During the NBA All-Star Weekend in Charlotte there was a tip off of a new program geared to foster better relationships between young people and police.
The program is called Building Bridges Through Basketball. It kicked off Saturday at the Naomi Drenan Recreation Center. The Ross Initiative in Sports for Equality (RISE) is behind this program. Organizers believe basketball can unite. This Building Bridges through Basketball initiative has taken place in Los Angeles, Chicago, New Orleans and Detroit and now it has come to Charlotte.
“This is a very diverse place,” RISE CEO Diahann Billings-Burford said. “And we know that with diversity comes the challenges of diversity.”
40 youth participants from 12-14 have been identified. They will partner with at least eight officers from the Charlotte Mecklenburg Police Department (CMPD) for 10 weeks for 2.5 hours each. They will have some basketball training and leadership activities that will consist of some hard conversations.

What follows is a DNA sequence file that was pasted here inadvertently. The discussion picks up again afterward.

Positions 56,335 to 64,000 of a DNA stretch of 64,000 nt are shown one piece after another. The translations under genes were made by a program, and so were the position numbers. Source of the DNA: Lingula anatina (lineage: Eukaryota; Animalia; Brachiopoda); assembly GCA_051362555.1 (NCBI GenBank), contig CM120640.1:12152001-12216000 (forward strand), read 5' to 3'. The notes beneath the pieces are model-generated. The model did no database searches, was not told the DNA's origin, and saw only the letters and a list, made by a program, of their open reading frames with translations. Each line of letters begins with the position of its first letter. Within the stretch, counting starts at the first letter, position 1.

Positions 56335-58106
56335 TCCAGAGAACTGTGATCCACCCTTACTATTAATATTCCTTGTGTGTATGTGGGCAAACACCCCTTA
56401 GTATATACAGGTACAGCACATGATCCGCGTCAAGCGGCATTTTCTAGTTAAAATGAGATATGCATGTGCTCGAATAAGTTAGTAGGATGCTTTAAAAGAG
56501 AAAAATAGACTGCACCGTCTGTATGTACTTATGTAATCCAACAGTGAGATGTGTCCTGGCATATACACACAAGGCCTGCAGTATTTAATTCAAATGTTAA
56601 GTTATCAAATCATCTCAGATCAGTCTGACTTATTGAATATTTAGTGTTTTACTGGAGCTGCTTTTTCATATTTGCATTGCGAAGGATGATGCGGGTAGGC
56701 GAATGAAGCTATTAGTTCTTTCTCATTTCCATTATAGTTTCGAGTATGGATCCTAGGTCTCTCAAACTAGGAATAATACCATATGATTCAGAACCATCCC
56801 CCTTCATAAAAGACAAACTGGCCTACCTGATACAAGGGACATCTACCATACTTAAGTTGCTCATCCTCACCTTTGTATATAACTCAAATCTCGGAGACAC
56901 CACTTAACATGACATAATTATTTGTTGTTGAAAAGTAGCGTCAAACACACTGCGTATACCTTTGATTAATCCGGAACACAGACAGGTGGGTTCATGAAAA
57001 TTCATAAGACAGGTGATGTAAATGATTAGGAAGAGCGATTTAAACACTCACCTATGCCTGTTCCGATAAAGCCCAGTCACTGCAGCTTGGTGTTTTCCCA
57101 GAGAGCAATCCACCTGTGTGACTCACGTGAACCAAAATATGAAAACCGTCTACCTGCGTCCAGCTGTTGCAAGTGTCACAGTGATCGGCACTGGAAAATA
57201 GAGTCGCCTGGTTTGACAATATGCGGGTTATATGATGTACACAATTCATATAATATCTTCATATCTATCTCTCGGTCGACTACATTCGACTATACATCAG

“We are also getting to the issues of diversity,” Billings-Burford said. “Identities, stereotyping, conflict resolution and so we are using all of that to make our nation better.”
The hope is bridges will be built and conversations have increased. Participant Jacoby Jackson is looking forward to spend some time with police. He is in the 8th grade.
“Build a better relationship basically,” Student Jacoby Jackson said. “And get to know them better.”
So far this program has consisted of bringing more than 11,500 youth and police officers together to build bridges. North Carolina Governor Roy Cooper says he would like this type of program to spread across North Carolina.
“This mentoring program can make a real difference in the lives of kids,” NC Governor Roy Cooper said. “It can also make better law enforcement officers, as those officers see how kids live in the community and ask them questions about their lives and the challenges that they face.”
The first weekly sessions start March 9.